In modeling and simulation, a problem that has often occurred for me is the problem of low ballistic coefficient particles through the atmosphere. The oddness here is that the least energetic of debris is the most difficult to model. The debris which is considered below the kinetic energy threshold for injury is the worst of all. There is a very good reason for this.

Bounce.

When we model an object propagating through the atmosphere, the particle’s path is modeled as undergoing the influence of the following acceleration components:

1) geocentric gravity

2) centripetal acceleration coaxial with Earth’s rotation

3) Coriolis acceleration due to Earth’s rotation

4) aerodynamic drag

5) aerodynamic lift

6) thrust

Any control can, of course, be modeled simply applying drag and lift to a body of known moment of inertia in three vehicle axes in a 6 degree-of-freedom (6DOF) simulation. Most, however, can be modeled more simply in a three degree-of-freedom (3DOF) simulation.

Let’s assume no commanded directional or thrust. We will also consider lift similar to how we consider drag. Then our model should be that the acceleration due to drag (per Prandtl’s interpretation of Bernoulli) is the atmospheric density divided by twice the ballistic coefficient. Here, ballistic coefficient is defined as the mass divided by the empirically derived drag coefficient multiplied by the presented area. The drag coefficient at high velocities will be a function of the velocity, of course, but may be averaged over a trajectory to find a mean Cd.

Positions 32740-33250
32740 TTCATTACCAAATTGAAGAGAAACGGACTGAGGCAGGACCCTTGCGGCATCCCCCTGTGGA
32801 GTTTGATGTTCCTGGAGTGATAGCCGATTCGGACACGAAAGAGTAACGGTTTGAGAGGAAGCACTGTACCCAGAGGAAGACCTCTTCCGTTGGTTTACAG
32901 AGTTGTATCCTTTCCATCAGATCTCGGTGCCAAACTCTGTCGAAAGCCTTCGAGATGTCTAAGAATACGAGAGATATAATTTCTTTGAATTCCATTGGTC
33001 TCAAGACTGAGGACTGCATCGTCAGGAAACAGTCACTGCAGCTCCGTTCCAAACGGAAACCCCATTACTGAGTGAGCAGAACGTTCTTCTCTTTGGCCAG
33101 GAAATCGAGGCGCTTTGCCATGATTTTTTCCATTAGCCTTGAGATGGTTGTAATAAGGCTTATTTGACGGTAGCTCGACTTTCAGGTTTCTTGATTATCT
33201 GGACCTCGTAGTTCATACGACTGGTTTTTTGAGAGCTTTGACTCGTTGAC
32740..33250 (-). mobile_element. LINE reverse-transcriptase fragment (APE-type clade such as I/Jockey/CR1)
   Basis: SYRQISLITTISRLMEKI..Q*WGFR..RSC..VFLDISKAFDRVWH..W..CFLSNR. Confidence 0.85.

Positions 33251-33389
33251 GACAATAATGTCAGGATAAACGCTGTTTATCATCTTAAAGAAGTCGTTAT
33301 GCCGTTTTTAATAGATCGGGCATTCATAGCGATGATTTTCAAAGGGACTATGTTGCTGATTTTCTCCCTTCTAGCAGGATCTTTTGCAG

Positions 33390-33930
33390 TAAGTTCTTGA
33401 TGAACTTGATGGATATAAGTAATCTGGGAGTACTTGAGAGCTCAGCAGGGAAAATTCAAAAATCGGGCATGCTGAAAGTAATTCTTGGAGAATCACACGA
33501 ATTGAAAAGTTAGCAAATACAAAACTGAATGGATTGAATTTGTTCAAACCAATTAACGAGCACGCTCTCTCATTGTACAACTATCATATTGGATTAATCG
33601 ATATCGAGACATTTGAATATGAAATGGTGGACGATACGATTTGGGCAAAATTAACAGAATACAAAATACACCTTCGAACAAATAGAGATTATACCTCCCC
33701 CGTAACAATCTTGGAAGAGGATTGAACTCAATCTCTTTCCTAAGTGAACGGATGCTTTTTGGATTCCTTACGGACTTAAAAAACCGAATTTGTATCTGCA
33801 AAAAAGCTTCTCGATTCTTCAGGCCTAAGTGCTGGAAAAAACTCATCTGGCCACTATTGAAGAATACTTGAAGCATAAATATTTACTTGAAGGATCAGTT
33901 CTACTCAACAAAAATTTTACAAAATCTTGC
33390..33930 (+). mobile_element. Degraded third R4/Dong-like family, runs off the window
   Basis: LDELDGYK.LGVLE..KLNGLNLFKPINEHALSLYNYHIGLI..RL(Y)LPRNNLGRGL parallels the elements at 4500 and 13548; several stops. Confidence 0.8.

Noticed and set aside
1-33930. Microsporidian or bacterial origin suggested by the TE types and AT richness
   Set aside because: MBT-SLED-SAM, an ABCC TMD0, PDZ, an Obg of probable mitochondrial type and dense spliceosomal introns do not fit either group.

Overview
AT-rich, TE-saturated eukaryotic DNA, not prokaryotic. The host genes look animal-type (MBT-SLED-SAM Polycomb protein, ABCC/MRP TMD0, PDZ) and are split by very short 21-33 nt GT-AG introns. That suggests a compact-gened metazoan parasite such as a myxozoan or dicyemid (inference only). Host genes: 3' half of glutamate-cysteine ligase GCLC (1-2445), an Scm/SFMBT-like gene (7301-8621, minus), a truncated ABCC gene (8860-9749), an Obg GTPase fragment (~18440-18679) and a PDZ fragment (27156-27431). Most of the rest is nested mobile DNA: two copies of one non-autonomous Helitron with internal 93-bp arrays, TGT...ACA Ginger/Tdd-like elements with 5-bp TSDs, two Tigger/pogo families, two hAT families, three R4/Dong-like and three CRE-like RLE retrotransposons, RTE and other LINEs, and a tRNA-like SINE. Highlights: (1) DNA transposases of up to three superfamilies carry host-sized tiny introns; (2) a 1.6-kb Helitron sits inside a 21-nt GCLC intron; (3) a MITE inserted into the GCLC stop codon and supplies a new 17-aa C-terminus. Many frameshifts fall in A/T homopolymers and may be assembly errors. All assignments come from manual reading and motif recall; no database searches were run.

Anyway, this ballistic coefficient or beta can be used in aerodynamic analysis.

The topic is optimization of propagation of particles at terminal velocity. What we do here is to find terminal velocity as a function of the atmospheric density. We iterate using a fourth order Runge-Kutta algorithm based on the Prantdl model of aerodynamic drag, the Coriolis model of acceleration in a rotating frame of reference, and the Newtonian model of acceleration due to gravity along with Galilean relativity and the Newtonian laws of motion.

With these things in mind, we can find the terminal velocity of an item as the square root of the velocity whose downward component is is such that the deceleration due to drag in the up direction (that is to say, the descent rate) exactly counterbalances the acceleration due to gravity. This is simply done within the propagation routine.

Next, we find the point at which the item achieves terminal velocity. This is when we change the algorithm. Now, what I suggest, is to alter the model.

From the terminal velocity time on, we simply calculate the amount of time it will take a particle of a given ballistic coefficient to transverse an atmospheric layer. We consider that the particle now takes the wind velocity over the entire altitude layer and calculate the time it will take such a particle to make the distance. In this way, the only real difficulty is in accurately modeling the fall time of the particle. I will see how this works next week.